RE: Your (Ir)Religious Upbringing
(26-05-2013 01:18 PM)Scully Wrote:  
(26-05-2013 12:48 PM)cjs Wrote:  Geez Scully, I'm sorry for what you had to go through.

In fairness, it wasn't *all* bad. I understand my parents' desire to give us what they considered to be a proper upbringing. Having kids of my own made it clear that I had a responsibility of teaching them to be good citizens, although my husband and I made a conscious choice to keep religion and emotional blackmail out of the equation. That's not to say that I *never* occasionally offered a cookie in exchange for appropriate behaviour or to quell inappropriate behaviour. (guilty as charged!)

FWIW, it seems to me that people gravitate to belief systems that permit them to express their fucked-up-ness with impunity, whether it's sexism, outright misogyny, racism, homophobia, extreme control, or whatever. There are clues in my family history generations earlier that lead me to believe that the JWs appealed to my parents on a subconscious level because their beliefs reinforced attitudes that my parents already held. Even without the JW influence, emotional blackmail would have been a currency that my parents preferred to use in their parenting.

I applaud your raising your kids so they can use reason and empathy to base their choices on.

Agree with your second paragraph.
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26-05-2013, 01:55 PM
RE: Your (Ir)Religious Upbringing
(26-05-2013 12:02 PM)Scully Wrote:  My mother found the misogyny quite distasteful too, although she rationalized it as being part of the original curse on Eve, where men were granted the privilege of dominating women, and she decided that it was her lot in life to take those lumps like a good little martyr so that eventually she could "Live Forever In Paradise On Earth".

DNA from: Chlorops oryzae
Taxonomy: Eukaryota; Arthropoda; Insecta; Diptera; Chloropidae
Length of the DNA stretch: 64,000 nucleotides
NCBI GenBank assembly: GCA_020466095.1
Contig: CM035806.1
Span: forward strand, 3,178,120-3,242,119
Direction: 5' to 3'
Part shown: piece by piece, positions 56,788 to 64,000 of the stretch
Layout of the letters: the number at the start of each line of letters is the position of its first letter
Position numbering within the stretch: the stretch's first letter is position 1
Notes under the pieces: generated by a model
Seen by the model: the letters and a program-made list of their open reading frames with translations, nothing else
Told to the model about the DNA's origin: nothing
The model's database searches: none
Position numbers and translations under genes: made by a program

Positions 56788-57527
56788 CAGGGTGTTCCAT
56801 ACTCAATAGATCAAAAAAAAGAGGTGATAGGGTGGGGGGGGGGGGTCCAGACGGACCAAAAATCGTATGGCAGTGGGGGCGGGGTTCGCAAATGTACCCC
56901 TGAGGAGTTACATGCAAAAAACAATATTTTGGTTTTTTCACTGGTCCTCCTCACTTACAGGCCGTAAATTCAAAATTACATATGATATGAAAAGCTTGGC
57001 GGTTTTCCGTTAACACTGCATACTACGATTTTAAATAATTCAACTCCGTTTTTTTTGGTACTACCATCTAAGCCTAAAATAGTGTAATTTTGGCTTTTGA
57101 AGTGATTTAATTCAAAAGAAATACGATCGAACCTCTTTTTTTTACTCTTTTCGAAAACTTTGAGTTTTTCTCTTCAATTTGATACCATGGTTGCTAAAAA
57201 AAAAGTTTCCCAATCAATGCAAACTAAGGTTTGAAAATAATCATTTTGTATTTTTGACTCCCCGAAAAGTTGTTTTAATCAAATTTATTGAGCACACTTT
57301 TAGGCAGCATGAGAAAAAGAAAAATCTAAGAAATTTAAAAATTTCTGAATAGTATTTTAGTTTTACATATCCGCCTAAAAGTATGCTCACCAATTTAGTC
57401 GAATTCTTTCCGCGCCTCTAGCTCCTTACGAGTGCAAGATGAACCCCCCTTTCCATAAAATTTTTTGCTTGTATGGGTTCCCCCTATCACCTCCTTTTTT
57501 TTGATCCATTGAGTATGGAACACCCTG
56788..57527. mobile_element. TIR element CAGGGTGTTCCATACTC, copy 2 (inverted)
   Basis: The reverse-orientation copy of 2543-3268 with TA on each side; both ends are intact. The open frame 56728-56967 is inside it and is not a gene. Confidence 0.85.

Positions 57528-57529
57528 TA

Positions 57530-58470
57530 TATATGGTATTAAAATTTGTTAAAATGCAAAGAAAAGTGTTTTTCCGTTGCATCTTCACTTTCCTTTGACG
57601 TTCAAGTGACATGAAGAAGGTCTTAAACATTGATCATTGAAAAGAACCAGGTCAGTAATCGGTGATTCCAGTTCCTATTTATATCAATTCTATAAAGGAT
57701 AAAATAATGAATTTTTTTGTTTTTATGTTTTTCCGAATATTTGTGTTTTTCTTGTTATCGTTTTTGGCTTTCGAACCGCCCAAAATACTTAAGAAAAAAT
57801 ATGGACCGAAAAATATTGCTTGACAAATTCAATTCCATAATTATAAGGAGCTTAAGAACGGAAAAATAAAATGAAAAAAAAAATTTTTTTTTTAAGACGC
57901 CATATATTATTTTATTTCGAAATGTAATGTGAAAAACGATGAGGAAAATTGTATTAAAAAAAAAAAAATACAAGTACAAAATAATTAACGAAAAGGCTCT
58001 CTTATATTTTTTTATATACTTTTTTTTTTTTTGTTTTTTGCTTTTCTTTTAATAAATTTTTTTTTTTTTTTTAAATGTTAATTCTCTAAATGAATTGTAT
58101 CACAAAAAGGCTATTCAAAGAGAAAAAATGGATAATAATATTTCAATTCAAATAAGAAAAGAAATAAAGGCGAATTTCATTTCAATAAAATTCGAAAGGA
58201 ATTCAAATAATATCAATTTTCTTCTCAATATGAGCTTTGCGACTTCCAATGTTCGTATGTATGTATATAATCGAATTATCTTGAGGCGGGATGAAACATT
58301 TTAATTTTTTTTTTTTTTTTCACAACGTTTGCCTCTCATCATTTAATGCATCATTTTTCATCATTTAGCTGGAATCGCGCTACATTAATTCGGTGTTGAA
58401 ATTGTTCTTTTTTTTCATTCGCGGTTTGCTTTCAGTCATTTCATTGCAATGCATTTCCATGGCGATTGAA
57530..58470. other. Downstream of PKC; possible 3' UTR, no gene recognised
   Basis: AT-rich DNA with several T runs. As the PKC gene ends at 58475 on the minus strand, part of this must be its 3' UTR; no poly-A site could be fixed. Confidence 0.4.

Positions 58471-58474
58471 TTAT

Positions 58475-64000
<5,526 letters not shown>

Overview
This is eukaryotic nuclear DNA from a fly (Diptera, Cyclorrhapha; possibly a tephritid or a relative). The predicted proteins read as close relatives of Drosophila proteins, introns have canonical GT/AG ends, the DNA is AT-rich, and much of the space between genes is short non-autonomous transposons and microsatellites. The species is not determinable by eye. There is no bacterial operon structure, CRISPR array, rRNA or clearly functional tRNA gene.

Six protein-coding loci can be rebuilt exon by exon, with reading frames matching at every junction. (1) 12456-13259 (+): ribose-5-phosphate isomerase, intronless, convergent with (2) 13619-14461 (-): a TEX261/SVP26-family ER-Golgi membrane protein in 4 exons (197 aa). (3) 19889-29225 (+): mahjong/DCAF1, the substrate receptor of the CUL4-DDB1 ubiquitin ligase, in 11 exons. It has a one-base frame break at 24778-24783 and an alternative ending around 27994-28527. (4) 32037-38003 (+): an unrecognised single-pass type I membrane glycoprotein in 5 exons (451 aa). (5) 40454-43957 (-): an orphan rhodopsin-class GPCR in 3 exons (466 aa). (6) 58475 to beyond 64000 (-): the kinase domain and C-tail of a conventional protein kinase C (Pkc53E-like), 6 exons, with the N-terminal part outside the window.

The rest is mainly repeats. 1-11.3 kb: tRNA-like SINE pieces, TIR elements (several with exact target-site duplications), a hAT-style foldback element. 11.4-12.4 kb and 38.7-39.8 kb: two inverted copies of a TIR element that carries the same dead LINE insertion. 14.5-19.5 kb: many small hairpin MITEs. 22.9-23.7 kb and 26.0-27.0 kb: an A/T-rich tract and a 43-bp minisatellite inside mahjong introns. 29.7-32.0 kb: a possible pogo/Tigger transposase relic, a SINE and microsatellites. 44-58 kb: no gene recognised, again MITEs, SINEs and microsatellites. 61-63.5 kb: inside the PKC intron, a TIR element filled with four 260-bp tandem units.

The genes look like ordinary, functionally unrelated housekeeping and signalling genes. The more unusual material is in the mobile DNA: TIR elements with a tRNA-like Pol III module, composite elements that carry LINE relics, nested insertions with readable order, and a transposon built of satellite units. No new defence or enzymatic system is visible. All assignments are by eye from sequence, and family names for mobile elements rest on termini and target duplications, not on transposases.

I need to clarify this. My father never raised a hand or his voice to my mother. The misogyny was solely from the point of view of the doctrine whereby women were expected to "be in submission" to their husbands.

In the JW organizational structure, women are not allowed to offer public prayer or teach from the platform. When in a private setting (for example, when conducting a bible study where an unbaptized male JW is present) the baptized JW female must cover her head, usually with a handkerchief or scarf, but a kleenex will do. If there is a baptized male present, even if he's a minor child, he is considered to be capable of "taking the lead" and the baptized JW female is expected to defer to him. (And then, ironically, she gets to drive him home because he isn't old enough to have a driver's licence! LMAO!)

. . . all the gods were stories we told the children to make them behave. ~ Thoros of Myr (Game of Thrones, Episode 3:06)
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26-05-2013, 02:00 PM